This laboratory-based study investigated the accuracy of transferring the VDO of the maxillary/mandibular relationship when designing and fabricating digital dentures by evaluating two commonly used workflows: duplicate dentures (DD) and occlusion rims (OR). 15 STLs were obtained for each workflow. Three measurements in deviation (mm) were obtained, then 3D-deviation values were averaged for each workflow at each location. A two-way ANOVA was used for the statistical analysis to evaluate differences between the methods and location of measurement. The average deviation for OR was higher than DD at all locations of measurement. There was a statistically significant difference between the DD and OR workflows [F=46.00, p<0.0001]. There was no statistically significant difference in deviation between the points of measurement [F=0.15, p<0.86] or between the location and method [F=0.02, p<0.98]. The DD workflow exhibited less deviation in transfer of VDO than the OR workflow. The location of the measurements had no significance.
    • Nanotechnology-Based Dental Materials for Root Caries Management: Design Concepts and Advanced Strategies to Modulate Dysbiotic Patient-derived Oral Biofilms

      Balhaddad, Abdulrahman Abubaker; Melo, Mary Anne; Xu, Huakun H.; 0000-0001-6678-7940 (2021)
      The distinctive challenges associated with root caries demand innovative interventions to preserve the tooth structure and surrounding soft tissues. This dissertation is composed of a set of manuscripts aiming to advance the anti-biofilm approaches to prevent root caries from two perspectives: (i) invasive approach via novel bioactive resin composites, and (ii) non-invasive approach via magnetic field-guided antimicrobial photodynamic therapy (MF-aPDT). The first chapter provided a general introduction concerning the clinical burden of root caries, current treatment modalities, and their limitations. In the second chapter, I provided an overview of contact-killing monomers and bioactive fillers in restorative dentistry. Then, in chapter three, we developed bioactive resin composite formulations containing dimethylaminohexadecyl methacrylate (DMAHDM) antibacterial monomer and 20% nano-sized amorphous calcium phosphate (NACP) and subjected them to a series of mechanical/physical tests and antibacterial assays. We found that the DMAHDM-NACP resin composites were associated with a potent antibacterial action against cariogenic and periodontal biofilms, as 2 to 6-log reduction was observed. Other virulence factors, as lactic acid production, and polysaccharide production, were also reduced. The mechanical properties, physical characteristics, surface features, and polymerization behavior were comparable to the commercial control at baseline testing and after one year of aging. We concluded that the designed bioactive formulations might present a pathway to preven recurrent caries and the onset of periodontal diseases around dental restorations. In chapter four, we reviewed the most recent updates related to the implementation of nanotechnology to enhance antimicrobial photodynamic therapy (aPDT). Then, in chapter five, we investigated the impact of encapsulating superparamagnetic iron oxide nanoparticles (SPIONs) and toluidine blue ortho (TBO) inside a microemulsion, named MagTBO, to enhance the TBO’s penetration and antibacterial action against S. mutans and saliva-derived biofilms. Besides, the ability of magnetic field (MF) navigation to serve as a biofilm penetration strategy was also investigated. The MagTBO microemulsions were synthesized successfully and demonstrated excellent biocompatibility and thermodynamic stabilities. Furthermore, the MagTBO microemulsions demonstrated more remarkable and significant antibacterial action than conventional aPDT, especially when the MF is applied. Thus, this approach can be an adjunctive technique to control dental caries and other oral diseases.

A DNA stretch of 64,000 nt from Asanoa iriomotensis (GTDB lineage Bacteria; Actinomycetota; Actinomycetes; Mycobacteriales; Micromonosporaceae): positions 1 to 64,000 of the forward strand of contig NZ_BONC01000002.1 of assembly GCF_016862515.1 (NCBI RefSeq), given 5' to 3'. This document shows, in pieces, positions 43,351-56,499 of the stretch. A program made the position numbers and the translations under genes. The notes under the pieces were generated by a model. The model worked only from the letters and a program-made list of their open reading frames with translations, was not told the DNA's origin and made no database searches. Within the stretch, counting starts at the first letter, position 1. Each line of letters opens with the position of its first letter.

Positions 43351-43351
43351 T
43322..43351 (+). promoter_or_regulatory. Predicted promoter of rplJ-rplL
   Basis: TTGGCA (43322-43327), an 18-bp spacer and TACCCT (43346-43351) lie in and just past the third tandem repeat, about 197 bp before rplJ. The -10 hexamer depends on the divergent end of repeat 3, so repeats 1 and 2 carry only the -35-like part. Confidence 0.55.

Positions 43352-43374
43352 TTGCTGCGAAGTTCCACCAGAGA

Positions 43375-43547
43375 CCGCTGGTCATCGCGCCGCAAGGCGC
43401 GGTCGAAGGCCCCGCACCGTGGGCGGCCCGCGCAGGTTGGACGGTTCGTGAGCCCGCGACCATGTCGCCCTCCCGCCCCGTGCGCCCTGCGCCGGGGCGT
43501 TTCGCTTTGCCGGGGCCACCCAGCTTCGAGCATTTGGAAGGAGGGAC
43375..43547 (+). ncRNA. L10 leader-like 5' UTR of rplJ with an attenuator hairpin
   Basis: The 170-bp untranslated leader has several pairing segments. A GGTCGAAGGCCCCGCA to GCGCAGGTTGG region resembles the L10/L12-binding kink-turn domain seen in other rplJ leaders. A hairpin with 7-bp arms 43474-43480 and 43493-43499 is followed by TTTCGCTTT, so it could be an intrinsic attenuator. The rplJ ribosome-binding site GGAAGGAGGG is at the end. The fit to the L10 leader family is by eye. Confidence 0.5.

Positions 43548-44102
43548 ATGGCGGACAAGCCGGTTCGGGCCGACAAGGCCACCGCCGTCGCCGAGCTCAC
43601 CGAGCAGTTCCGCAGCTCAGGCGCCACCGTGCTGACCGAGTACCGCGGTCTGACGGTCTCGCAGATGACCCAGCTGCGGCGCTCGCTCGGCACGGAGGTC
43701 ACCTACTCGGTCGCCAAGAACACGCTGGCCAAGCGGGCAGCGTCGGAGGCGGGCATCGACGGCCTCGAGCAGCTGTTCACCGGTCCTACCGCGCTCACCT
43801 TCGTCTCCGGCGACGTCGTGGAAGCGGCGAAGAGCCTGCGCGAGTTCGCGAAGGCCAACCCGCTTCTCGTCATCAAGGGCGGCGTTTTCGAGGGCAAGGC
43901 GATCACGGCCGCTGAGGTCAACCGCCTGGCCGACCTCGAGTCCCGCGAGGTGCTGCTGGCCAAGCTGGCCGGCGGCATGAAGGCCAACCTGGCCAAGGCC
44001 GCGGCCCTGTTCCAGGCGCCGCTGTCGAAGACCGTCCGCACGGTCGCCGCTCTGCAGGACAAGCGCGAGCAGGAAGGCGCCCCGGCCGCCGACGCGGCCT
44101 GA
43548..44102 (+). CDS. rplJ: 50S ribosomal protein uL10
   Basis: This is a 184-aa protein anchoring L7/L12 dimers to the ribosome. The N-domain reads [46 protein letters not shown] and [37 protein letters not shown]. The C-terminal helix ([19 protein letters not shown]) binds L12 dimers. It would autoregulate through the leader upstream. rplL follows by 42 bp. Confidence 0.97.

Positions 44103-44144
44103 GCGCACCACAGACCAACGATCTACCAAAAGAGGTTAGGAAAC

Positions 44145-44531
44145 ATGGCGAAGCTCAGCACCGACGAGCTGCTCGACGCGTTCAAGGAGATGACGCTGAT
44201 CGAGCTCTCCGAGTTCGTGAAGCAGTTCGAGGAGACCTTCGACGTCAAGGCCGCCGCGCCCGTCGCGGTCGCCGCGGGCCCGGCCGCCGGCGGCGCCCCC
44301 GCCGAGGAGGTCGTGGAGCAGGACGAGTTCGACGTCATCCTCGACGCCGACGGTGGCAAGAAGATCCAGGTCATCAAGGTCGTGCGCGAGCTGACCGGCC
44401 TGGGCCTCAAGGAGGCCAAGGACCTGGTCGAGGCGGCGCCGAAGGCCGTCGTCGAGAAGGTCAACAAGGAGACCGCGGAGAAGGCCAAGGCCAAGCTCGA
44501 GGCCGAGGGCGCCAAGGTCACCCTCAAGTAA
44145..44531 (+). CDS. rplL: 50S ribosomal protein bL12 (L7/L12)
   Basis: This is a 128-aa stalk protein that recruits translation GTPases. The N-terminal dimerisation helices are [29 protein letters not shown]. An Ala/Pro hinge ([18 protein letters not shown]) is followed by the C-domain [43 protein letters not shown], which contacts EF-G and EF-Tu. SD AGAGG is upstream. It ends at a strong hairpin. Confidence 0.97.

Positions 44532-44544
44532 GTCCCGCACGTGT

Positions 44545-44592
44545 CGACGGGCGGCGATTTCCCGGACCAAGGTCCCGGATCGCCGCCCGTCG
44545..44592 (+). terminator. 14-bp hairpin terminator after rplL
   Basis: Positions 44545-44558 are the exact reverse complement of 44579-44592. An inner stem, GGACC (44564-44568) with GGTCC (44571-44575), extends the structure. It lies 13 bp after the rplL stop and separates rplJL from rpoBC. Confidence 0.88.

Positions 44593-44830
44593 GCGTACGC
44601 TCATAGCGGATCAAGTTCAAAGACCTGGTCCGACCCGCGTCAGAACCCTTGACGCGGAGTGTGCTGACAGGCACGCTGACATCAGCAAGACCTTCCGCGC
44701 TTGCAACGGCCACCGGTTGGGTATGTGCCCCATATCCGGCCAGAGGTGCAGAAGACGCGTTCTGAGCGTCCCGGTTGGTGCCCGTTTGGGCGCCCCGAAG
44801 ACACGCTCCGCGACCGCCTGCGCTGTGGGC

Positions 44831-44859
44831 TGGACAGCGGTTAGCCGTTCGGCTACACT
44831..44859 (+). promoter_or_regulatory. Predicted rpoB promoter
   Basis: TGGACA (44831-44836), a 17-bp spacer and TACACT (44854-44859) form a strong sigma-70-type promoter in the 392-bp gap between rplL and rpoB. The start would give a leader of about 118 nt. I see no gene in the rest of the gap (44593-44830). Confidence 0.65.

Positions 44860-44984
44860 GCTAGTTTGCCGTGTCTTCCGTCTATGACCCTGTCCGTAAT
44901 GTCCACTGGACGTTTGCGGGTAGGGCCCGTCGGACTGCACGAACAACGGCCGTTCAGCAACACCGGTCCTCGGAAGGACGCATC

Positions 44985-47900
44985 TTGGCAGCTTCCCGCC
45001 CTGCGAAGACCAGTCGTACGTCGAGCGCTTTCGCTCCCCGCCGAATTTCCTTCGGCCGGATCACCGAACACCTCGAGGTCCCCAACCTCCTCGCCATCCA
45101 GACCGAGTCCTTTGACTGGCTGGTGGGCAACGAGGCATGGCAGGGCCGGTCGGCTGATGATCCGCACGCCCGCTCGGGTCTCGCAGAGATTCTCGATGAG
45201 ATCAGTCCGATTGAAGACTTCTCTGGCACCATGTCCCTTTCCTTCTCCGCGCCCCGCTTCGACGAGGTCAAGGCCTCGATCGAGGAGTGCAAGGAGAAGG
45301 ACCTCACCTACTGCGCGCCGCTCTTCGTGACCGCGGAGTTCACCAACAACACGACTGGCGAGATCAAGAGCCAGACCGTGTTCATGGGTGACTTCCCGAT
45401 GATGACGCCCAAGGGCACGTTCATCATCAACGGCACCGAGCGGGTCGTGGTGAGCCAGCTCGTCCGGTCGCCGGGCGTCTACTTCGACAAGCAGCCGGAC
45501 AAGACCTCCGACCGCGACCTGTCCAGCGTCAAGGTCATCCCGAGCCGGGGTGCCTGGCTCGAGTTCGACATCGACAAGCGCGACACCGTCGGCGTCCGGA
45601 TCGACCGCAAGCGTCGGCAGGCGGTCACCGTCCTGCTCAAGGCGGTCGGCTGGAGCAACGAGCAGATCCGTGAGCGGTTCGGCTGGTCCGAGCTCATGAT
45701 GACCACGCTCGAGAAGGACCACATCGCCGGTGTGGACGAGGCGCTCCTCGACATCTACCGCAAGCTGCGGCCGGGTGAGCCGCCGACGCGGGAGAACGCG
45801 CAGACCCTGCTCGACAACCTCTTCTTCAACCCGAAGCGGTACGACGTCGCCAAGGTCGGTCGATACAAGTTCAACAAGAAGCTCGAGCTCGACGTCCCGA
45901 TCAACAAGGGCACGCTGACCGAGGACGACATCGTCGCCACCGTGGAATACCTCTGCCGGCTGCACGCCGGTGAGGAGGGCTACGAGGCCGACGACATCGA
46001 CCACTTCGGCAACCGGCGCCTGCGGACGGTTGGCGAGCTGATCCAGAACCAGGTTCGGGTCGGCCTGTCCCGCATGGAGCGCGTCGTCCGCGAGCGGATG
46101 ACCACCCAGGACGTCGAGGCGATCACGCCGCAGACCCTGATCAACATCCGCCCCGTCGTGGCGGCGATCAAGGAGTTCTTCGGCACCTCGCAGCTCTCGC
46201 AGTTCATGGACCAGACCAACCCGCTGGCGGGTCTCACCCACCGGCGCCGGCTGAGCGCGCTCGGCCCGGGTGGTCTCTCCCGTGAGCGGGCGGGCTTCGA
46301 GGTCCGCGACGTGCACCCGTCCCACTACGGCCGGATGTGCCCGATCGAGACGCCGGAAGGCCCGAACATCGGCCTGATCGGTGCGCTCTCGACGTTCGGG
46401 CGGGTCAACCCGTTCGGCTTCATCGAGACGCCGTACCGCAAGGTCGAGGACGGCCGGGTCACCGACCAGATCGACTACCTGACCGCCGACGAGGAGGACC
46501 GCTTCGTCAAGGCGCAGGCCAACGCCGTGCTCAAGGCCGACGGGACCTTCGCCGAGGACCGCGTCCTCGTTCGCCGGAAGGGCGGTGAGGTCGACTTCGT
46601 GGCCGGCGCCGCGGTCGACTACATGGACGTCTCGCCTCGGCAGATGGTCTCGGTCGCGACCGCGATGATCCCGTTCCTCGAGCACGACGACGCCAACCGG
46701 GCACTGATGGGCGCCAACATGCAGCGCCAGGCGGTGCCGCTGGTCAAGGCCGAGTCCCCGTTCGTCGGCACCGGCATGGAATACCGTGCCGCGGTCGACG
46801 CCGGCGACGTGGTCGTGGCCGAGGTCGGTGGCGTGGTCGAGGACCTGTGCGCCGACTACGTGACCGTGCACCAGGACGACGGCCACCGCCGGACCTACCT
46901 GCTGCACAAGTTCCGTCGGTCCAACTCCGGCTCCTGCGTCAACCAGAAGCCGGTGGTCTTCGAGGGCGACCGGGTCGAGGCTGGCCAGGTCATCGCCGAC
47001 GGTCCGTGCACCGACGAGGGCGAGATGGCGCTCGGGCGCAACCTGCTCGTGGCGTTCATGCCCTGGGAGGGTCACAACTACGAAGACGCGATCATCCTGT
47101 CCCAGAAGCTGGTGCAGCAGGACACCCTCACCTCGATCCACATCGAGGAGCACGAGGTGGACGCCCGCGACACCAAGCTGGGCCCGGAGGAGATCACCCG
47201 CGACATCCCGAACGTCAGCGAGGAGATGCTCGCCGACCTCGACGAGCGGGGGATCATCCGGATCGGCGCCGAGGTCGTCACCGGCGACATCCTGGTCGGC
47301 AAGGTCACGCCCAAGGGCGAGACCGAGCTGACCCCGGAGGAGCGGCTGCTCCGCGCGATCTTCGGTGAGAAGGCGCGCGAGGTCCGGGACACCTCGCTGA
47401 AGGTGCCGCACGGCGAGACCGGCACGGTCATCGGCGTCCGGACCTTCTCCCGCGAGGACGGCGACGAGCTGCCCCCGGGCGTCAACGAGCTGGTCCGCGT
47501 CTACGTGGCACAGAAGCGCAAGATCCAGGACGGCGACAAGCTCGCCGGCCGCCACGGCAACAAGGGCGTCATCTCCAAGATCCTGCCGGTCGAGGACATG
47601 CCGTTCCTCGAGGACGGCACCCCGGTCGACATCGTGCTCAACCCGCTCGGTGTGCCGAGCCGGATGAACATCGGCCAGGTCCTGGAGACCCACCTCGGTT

• Novel Dental Nanocomposites with Low-Shrinkage-Stress, Ion Recharge, Antibacterial and Remineralization Capabilities to Protect Tooth Structures

      Bhadila, Ghalia Yaseen; Xu, Huakun H.; Weir, Michael D.; 0000-0002-7361-9221 (2021)